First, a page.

Edvard Munk (1863-1944), Scandinavia's most important pictorial artist. A pioneer of expressionism.

Museum was visited by members of Bractwo Brygowe during the sailing trip: Rostock-Oslo-Copenhagen-Swinoujcie, August 10-20, 2004His the most famous picture "The Scream" was stolen on August 23th from there.

August 22nd, 2006. Norwegian press informs that some negotiations has been undertaken to get back stolen pictures from thieves.

Edward Munk (1863-1944), najważniejszy skandynawski malarz prezentujący styl zwany ekspresjonizmem.

Muzeum artysty odwiedzili członkowie Bractwa Brygowego na trasie: Rostock-Oslo-Kopenhaga-Świnoujście w dniach 10-20 sierpień 2004.Jego najbardziej znany obraz "Krzyk" został skradziony w dniu 23 sierpnia 2004.

W dniu 22.08.2006 prasa norweska doniosła, że prowadzone są rozmowy ze złodziejami w kwestii zwrotu skradzionych dzieł.

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Kolejna zuchwała kradzież obrazów. Tym razem w Roterdamie
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150 lat

by Edward Dolnic    International Herald Tribune, Wednesday, August 25, 2004

 

The unloving truth about those who steal beauty

 

In a line-up of the world's great art museums, the Museum of the Missing would rank near the top. This imaginary museum, whose collection would consist entirely of stolen paintings and drawings, would sprawl as endlessly as the Louvre. Its treasures would include 551 Picas-sos, 43 Van Goghs, 174 Rembrandts and 209 Ren-oirs. Vermeer would be there, and Caravaggio and Van Eyck and Cezanne.

On Sunday, the museum made two new acquisi­tions, Edvard Munch's "Madonna" and "The Scream," which were taken from the Munch Mu­seum in Oslo.

It wasn't the first time a famous Munch has gone missing. In 1994, on the opening day of the winter Olympics in Norway, another version of "The Scream" was stolen from Norway's National Gal­lery. This time around, thieves stole a different but equally valuable rendition of "The Scream" - Munch returned time and again to the themes that haunted him - and made off with a painting whose open-market value experts put in the neighborhood of $100 million.

Who would steal an instantly recognizable paint­ing? Whenever thieves take a masterpiece too fa­mous to sell openly - when they stole the "Mona Lisa" in 1911, or Vermeer's "The Concert" in 1990, or Leonardo da Vinci's "Madonna of the Yarnwinder" in 2003 - bewildered policemen hint darkly that some criminal mastermind has ordered the theft for his own delectation. Somewhere Dr. No or Thomas Crown lights a cigar and settles back to gaze at the painting forever hidden from all eyes but his own.

Not so. Wherever "The Scream" is now, it is al­most certainly not in a billionaire's study.

Except in movies, thieves are seldom connois­seurs. In the eyes of a typical art thief, the most dazzling of paintings is simply a multimillion dollar bill hanging on a poorly guarded wall.

Whose who steal art are surprisingly casual about the details of how they might turn their newly acquired paintings into money. In my inter­views with art thieves, they talked lightly about "Arab sheiks" or "South American drug lords" sure to want a bargain-price Van Gogh.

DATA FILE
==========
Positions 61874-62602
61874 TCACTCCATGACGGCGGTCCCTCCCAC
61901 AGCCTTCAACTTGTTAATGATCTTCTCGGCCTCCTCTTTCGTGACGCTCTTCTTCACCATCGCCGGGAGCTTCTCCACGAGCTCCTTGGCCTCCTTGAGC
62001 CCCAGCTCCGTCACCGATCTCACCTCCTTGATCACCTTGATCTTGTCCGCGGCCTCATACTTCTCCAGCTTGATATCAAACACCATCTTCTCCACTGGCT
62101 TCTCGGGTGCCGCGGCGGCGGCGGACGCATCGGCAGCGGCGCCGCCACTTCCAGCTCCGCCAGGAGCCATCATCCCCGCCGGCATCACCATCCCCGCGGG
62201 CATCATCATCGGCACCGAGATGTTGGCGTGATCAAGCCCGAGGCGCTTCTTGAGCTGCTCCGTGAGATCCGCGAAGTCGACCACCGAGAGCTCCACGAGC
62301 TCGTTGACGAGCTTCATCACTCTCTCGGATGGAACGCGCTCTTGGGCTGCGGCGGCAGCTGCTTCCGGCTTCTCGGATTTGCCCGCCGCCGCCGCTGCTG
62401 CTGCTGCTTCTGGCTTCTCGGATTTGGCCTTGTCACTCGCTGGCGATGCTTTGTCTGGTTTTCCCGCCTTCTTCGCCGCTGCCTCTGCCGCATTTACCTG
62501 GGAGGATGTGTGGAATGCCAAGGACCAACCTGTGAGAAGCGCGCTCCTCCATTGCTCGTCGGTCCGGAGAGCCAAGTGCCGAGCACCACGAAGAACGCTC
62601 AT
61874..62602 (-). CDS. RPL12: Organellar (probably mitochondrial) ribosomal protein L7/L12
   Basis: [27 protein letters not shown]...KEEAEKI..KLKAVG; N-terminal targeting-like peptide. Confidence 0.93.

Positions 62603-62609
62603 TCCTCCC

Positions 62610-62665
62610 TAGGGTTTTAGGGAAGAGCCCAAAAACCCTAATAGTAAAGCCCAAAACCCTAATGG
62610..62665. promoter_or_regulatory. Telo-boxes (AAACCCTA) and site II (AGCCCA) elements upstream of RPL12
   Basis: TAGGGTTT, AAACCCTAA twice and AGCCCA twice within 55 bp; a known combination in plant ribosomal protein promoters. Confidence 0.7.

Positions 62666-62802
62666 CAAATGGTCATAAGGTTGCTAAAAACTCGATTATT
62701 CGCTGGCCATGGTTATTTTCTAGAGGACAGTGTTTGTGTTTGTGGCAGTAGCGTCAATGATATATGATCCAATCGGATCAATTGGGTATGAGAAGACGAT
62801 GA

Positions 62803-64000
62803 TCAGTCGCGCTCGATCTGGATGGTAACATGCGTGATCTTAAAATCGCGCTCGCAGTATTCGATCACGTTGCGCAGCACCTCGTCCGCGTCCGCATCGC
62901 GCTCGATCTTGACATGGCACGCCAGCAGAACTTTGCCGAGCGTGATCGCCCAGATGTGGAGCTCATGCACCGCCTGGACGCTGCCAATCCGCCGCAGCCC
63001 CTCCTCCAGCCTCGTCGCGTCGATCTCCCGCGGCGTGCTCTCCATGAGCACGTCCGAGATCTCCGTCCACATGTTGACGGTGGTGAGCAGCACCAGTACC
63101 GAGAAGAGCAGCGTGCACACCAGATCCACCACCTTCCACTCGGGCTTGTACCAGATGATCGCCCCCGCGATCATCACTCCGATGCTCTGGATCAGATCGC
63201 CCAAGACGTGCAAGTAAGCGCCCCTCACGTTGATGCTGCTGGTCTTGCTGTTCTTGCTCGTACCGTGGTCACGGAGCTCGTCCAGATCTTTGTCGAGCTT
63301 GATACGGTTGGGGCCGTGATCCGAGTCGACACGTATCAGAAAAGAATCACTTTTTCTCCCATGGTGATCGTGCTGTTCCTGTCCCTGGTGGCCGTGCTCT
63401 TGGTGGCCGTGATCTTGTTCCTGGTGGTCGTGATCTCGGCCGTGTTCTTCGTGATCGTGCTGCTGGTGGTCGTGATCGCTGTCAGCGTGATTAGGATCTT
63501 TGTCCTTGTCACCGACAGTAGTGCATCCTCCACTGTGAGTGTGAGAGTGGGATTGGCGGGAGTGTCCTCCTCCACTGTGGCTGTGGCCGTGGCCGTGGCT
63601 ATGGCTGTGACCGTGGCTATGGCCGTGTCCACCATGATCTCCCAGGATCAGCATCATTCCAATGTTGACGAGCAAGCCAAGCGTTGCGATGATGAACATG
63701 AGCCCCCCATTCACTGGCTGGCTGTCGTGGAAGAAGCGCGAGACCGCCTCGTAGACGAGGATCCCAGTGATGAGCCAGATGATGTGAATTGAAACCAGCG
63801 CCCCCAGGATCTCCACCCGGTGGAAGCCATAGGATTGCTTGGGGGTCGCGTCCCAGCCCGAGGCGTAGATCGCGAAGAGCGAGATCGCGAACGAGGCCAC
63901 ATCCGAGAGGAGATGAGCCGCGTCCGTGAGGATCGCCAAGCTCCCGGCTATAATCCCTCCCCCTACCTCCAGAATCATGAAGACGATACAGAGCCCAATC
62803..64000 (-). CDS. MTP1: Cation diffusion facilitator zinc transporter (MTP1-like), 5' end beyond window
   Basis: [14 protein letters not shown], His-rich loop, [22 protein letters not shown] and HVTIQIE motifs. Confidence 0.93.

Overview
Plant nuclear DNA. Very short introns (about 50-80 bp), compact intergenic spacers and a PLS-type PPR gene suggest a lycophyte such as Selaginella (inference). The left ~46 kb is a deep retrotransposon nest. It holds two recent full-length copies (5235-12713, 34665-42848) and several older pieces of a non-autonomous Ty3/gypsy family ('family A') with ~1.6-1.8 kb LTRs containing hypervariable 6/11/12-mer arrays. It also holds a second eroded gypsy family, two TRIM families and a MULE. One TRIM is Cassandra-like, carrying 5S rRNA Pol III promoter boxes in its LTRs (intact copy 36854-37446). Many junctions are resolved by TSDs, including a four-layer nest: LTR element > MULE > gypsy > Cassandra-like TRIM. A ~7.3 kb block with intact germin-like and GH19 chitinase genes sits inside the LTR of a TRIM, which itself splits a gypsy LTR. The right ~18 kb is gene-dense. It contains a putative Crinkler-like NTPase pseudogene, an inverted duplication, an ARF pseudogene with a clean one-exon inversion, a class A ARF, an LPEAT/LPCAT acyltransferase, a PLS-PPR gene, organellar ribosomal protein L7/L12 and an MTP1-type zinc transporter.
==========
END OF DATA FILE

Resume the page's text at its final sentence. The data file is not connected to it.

Thieves know, too, that a painting doesn't have

to surface to be valuable; it can be used as black-market currency in the underworld. In 1990, Gab­riel Metsu's "Woman Reading a Letter," which had been stolen in Dublin in 1986, turned up in Istan­bul, in the hands of a thief trying to barter it for a shipment of heroin.

Ransom is another possibility. "Art-napping," after all, offers the advantages of kidnapping with-

out all the fuss. No one needs to feed a stolen paint­ing or keep it quiet. And if the police begin closing in, a painting can always be flung into a dumpster.

The game is easy, and thieves are opportunists. Museums will always be vulnerable because they exist to display their treasures to as many people as possible. Banks can hide their money in under­ground vaults and protect it with armed guards, and no one will complain. Compared to even modest banks, many of the world's best museums — espe­cially those in Europe — are as open as street fairs.

Nor are the police much interested in stolen paintings. For them, art smacks of culture and is therefore suspect. The public, too, prefers that the police focus on "real" crime rather than on pur­loined art. Unsolved assaults are scandals; miss­ing paintings are mysteries.

With temptation all around, and punishment unlikely, thieves will inevitably strike — and strike again. Few cases will have happy endings. Ninety percent of stolen art is gone forever. Tide one bright spot is that the greatest paintings, which are the hardest to sell, are the most likely to end up back where they belong.

For criminals are foolish, as the 1994 "Scream" theft demonstrated. After a bumbling attempt to j sell the painting back to the National Gallery, the 1 thieves were ensnared by a Scotland Yard detect­ive, posing as "The Man from the Getty," who was J willing to pay anything to buy back the painting and share it with the world.

Let us pray that thieves have grown no smarter in a decade.

Edward Dolnick is the author of the forthcoming "The Rescue Artist: A True Story of Art, Thieves and the Hunt for a Missing Masterpiece," about the 1994 theft of Edvard Munch's "The Scream."